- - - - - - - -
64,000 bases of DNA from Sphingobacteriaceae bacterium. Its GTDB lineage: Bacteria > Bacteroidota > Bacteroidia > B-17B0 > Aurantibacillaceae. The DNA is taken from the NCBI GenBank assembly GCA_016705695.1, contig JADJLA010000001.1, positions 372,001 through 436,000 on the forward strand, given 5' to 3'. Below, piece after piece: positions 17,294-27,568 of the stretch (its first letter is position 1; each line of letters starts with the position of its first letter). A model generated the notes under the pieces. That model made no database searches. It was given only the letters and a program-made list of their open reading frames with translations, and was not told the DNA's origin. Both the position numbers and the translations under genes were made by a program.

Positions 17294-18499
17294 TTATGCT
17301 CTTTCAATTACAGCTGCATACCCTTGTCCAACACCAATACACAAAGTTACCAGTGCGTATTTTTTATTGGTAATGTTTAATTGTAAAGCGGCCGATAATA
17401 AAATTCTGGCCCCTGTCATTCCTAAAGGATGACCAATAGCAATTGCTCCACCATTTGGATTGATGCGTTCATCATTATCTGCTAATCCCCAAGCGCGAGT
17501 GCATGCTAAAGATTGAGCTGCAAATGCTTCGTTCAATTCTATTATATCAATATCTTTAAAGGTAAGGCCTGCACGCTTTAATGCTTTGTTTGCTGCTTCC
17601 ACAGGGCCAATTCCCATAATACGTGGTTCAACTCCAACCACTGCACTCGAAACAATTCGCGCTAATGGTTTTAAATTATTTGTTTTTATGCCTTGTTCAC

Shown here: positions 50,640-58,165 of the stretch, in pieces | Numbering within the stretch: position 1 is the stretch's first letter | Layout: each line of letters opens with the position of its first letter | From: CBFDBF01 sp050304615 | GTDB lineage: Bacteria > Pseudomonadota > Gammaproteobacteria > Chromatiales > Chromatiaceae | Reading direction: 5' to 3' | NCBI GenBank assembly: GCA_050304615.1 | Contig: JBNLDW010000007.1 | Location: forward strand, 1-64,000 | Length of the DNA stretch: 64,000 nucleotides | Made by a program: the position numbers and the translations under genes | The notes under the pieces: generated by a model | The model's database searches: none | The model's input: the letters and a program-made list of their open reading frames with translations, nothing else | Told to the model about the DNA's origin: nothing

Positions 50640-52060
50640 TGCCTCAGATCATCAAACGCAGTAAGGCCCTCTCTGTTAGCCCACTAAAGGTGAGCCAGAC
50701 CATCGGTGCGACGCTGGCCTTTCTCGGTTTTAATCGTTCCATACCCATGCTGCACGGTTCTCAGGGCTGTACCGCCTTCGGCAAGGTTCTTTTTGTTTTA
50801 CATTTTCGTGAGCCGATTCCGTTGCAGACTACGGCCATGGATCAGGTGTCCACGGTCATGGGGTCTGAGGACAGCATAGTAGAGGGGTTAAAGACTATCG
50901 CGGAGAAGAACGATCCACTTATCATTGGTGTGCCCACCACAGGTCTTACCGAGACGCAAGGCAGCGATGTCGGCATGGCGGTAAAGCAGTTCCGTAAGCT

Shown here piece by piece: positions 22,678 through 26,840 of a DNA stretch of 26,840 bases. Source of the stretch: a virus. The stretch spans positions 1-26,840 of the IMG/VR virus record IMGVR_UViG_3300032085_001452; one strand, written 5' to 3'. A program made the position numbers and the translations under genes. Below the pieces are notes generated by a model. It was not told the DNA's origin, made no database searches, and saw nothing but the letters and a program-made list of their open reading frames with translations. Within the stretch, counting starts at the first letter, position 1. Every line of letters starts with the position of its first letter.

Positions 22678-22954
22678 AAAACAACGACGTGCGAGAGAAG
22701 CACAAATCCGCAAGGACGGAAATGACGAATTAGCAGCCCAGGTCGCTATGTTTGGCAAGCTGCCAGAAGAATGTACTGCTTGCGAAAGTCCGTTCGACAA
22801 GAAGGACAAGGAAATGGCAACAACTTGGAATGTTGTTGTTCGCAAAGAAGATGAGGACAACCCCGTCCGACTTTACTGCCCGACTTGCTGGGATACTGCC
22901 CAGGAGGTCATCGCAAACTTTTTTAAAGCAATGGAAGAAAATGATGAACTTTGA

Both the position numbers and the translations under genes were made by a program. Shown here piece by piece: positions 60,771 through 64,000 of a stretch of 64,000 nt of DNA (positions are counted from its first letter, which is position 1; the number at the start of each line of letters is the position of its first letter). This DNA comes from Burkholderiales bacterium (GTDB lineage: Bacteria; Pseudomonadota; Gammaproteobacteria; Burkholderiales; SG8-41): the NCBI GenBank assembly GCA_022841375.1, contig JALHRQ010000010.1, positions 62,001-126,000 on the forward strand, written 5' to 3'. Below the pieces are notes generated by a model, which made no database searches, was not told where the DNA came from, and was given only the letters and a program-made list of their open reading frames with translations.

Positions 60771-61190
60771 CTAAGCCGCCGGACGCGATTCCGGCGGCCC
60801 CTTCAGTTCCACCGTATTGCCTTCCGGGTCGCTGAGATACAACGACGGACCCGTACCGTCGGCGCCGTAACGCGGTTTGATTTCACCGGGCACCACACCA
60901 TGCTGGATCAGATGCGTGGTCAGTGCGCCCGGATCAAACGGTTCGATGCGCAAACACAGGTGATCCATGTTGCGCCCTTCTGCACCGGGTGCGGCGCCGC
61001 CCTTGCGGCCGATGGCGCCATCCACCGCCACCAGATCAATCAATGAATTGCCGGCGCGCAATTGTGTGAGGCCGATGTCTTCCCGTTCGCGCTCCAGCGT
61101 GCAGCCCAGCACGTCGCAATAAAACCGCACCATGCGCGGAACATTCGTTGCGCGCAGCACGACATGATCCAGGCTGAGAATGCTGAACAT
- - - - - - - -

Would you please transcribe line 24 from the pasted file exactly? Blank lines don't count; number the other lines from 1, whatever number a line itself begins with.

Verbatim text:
60901 TGCTGGATCAGATGCGTGGTCAGTGCGCCCGGATCAAACGGTTCGATGCGCAAACACAGGTGATCCATGTTGCGCCCTTCTGCACCGGGTGCGGCGCCGC